Malta is a small state comprising an archipelago of islands, only three of which are inhabited: Malta, Gozo and Comino. It has a total land area of 316 square kilometres, with a population of 406, 771 (July 2010 est.).1Independence was obtained from the British in 1964 after more than one and a half centuries of colonization. On 21st September 1964 the Malta Independence Act 1964, a statute of the UK parliament, provided for the cessation of all responsibility of the UK government for the affairs of Malta, and the Constitution of Malta came into being. Malta became a constitutional monarchy, and from 1974 a Republic within the Commonwealth, with a unicameral parliament and adopting the principle of proportional representation using the single transferable vote.2In 2004 Malta became the smallest new member of the European Union and in 2008 it adopted the Euro as its national currency.
The island population until recently was fairly homogenous, with no distinctive ethnic or cultural variations; therefore, no federal arrangements were deemed necessary. Since the island is small there was also no need felt to establish local governance. The one exception was the island of Gozo.
In 1993, with the priority of EU membership in mind, the Local Councils Act was enacted (Act No. XV of 1993, Chapter 363 of the Laws of Malta, hereinafter «the Act»). This statute set up 67, later 68 local councils. The Act is modeled on the Charter of Local Self- Government of the Council of Europe (hereinafter, «ECLSG»).
Under the Act, it is provided that: «The Council shall be a statutory local government authority having a distinct legal personality and capable of entering into contracts, of suing and being sued, and of doing all such things and entering into such transactions as are incidental or conducive to the exercise and performance of its functions as are allowed under the Act.» The Mayor is the political head of the Council and this figure will be presented below (see point 5).
Local government at its inception was characterized primarily by the slow decentralization of administrative functions. Through a number of amendments made to the Act the competencies of local government however have grown, and it has now acquired legislative and judicial powers.3Local councils are now empowered to make by-laws and to take decisions that affect their locality.4In 2001 local councils were accorded constitutional recognition and Act No. XIII of 2001 (an Act to amend the Constitution of Malta), was published.5With effect from this date, through Article 115A, the Constitution of Malta provides that: «The State shall adopt a system of local government whereby the territory of Malta shall be divided into such number of localities as may by law be from time to time determined, each locality to be administered by a Local Council elected by the residents of the locality and established and operating in terms of such law as may from time to time be in force.»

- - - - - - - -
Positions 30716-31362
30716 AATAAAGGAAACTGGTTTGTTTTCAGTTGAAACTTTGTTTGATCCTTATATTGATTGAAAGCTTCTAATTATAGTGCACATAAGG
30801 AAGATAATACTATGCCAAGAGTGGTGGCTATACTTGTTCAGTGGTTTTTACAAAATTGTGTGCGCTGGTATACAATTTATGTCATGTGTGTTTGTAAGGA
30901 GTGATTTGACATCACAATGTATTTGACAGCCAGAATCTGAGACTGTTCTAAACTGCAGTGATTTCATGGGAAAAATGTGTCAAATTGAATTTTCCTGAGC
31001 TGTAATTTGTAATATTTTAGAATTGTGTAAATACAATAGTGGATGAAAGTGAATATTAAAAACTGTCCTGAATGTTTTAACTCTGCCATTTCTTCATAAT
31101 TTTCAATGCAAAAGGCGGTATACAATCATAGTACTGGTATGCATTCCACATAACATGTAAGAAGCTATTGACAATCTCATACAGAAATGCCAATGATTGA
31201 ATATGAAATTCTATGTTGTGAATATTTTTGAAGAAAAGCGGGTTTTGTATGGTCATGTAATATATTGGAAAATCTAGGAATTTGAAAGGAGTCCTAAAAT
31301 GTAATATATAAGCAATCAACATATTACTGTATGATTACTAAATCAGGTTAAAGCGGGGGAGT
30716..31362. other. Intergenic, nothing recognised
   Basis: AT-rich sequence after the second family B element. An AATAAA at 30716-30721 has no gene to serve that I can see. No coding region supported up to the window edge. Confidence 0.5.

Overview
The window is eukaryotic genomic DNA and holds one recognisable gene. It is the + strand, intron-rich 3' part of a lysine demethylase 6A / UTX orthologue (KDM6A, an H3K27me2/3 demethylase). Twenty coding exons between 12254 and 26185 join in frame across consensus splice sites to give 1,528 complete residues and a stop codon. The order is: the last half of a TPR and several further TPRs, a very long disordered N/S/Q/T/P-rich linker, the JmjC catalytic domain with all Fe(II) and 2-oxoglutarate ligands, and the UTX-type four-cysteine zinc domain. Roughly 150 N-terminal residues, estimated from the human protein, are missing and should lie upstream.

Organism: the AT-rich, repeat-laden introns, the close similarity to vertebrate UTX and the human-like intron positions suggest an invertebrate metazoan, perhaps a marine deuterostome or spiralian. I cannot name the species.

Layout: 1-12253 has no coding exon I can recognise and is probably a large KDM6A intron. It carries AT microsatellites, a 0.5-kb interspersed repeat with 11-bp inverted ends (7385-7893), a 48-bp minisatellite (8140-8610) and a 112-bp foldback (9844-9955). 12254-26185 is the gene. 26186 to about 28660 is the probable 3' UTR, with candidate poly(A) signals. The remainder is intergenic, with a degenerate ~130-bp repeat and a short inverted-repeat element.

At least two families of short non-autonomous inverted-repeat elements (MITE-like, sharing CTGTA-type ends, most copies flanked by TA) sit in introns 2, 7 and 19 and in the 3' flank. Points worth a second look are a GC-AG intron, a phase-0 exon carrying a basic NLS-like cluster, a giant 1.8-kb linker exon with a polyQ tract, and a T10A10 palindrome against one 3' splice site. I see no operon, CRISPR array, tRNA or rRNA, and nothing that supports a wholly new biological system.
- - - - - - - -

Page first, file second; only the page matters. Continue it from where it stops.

The Office of the Prime Minister is presently responsible for legal control of local government activities. A monitoring unit has been set up within the Department of Local Government to check compliance with existing laws and more particularly with the Act. The Director of local government may at any moment require any Executive Secretary to produce accounts and records. By virtue of a legal notice issued in January 2006, council members can now be held personally responsible for fraud.6
As a general assessment of the situation, it can be said that local councils have now been operating for over eighteen years and the role of local government is becoming increasingly important on the island to ensure the general health and wellbeing of the citizen. Local council authorities have therefore pointed to the need for further reform. It is argued that local councils need greater autonomy. However, this cannot happen without the introduction of local taxes, which will enable councils to provide for their own funding. On the other hand, it would be desirable that the administrative secretaries of the local councils be selected and placed under the remit of the local authorities rather than under other central government, which is presently the case. The role of